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March 11, 2002


Olga Najera-Ramirez

Olga Najera-Ramirez, an associate professor of anthropology, has coedited a new book about Chicana expressive culture. Chicana Traditions: Continuity and Change (Urbana, IL: University of Illinois Press, 2002) features the work of Chicana professors, students, performing artists and folklorists, archivists and museum coordinators, and community activists.

The book blends narratives of personal experience with more formal scholarly discussions. Contributors reveal the ways in which women continue to invent, reshape, and transcend their traditional culture, examples of which include the quinceanera, the coming-of-age celebration of young Latinas, the indita form of Mexican song, and the legend of La Llorona, the weeping or wailing woman who haunts the shores of rivers and lakes.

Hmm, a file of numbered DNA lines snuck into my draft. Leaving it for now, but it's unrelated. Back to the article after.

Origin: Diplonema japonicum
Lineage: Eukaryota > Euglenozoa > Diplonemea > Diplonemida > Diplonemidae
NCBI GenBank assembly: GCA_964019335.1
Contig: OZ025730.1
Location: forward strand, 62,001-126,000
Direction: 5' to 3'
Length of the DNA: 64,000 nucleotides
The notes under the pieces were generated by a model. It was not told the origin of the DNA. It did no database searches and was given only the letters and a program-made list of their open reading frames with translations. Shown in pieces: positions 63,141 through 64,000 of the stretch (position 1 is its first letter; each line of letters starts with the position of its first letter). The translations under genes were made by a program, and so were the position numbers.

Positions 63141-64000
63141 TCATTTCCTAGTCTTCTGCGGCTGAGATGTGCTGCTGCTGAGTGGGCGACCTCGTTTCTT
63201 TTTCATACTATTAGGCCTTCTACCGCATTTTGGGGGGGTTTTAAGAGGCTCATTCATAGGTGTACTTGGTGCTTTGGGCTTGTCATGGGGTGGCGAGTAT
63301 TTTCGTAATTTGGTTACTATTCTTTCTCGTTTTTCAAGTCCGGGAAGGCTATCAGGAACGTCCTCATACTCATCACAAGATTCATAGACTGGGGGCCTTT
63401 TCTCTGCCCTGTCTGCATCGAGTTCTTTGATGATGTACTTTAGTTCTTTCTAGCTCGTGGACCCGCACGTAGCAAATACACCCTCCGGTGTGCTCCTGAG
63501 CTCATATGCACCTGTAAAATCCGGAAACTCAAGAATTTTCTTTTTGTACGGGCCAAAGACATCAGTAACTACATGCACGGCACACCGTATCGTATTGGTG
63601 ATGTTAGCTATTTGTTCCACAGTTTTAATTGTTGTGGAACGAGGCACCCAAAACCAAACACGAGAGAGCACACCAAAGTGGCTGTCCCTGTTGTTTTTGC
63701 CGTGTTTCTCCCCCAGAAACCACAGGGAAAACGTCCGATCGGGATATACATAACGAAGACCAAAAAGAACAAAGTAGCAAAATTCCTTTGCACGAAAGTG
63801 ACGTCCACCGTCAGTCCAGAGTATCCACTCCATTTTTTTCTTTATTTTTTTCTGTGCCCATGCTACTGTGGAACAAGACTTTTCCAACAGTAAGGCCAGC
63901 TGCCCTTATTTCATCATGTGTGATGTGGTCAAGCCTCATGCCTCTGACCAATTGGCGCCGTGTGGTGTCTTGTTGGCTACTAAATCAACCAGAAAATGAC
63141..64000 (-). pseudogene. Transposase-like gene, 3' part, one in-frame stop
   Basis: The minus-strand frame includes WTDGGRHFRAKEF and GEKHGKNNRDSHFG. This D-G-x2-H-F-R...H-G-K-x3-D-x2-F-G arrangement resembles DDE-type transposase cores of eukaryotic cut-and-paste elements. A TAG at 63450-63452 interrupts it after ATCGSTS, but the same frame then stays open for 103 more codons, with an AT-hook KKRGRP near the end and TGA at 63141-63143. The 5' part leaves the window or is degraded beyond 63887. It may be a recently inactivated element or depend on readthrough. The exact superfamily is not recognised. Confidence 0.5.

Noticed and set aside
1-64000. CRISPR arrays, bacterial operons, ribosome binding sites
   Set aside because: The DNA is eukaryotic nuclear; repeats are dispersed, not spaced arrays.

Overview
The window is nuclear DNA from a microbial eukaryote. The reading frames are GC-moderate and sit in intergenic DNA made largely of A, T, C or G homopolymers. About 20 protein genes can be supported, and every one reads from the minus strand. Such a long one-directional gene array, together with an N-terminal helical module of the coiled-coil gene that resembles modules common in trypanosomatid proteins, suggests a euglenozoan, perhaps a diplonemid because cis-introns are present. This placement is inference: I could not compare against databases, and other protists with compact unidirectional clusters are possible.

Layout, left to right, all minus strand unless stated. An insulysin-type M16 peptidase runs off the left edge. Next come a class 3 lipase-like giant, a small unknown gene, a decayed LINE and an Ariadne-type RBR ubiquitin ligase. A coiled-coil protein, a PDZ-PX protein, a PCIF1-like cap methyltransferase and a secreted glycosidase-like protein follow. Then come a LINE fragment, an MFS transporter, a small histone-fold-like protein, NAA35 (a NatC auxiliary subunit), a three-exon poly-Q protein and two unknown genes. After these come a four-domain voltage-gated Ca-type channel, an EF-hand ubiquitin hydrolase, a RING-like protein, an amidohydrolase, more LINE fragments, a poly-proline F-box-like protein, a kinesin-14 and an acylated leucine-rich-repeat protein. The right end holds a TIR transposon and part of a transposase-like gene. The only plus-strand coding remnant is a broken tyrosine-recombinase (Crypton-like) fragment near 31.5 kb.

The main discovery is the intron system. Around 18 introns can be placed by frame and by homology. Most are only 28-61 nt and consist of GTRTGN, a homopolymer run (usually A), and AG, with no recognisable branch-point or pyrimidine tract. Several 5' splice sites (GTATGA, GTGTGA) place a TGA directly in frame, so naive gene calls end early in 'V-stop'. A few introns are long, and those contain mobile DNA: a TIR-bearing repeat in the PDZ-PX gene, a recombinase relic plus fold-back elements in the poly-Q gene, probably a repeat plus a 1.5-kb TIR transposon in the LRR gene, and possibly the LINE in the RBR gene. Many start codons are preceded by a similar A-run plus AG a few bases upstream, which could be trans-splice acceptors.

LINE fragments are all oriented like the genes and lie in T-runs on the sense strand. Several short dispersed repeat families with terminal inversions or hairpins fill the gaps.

In addition to coauthoring the introduction, Najera-Ramirez contributed an essay about the escaramuza charra, the all-female precision riding team that emerged in the 1950s and has become an integral part of the male-dominated charreada, or Mexican rodeo. Najera-Ramirez coedited the book with Norma E. Cantu, a professor of English at the University of Texas at San Antonio.

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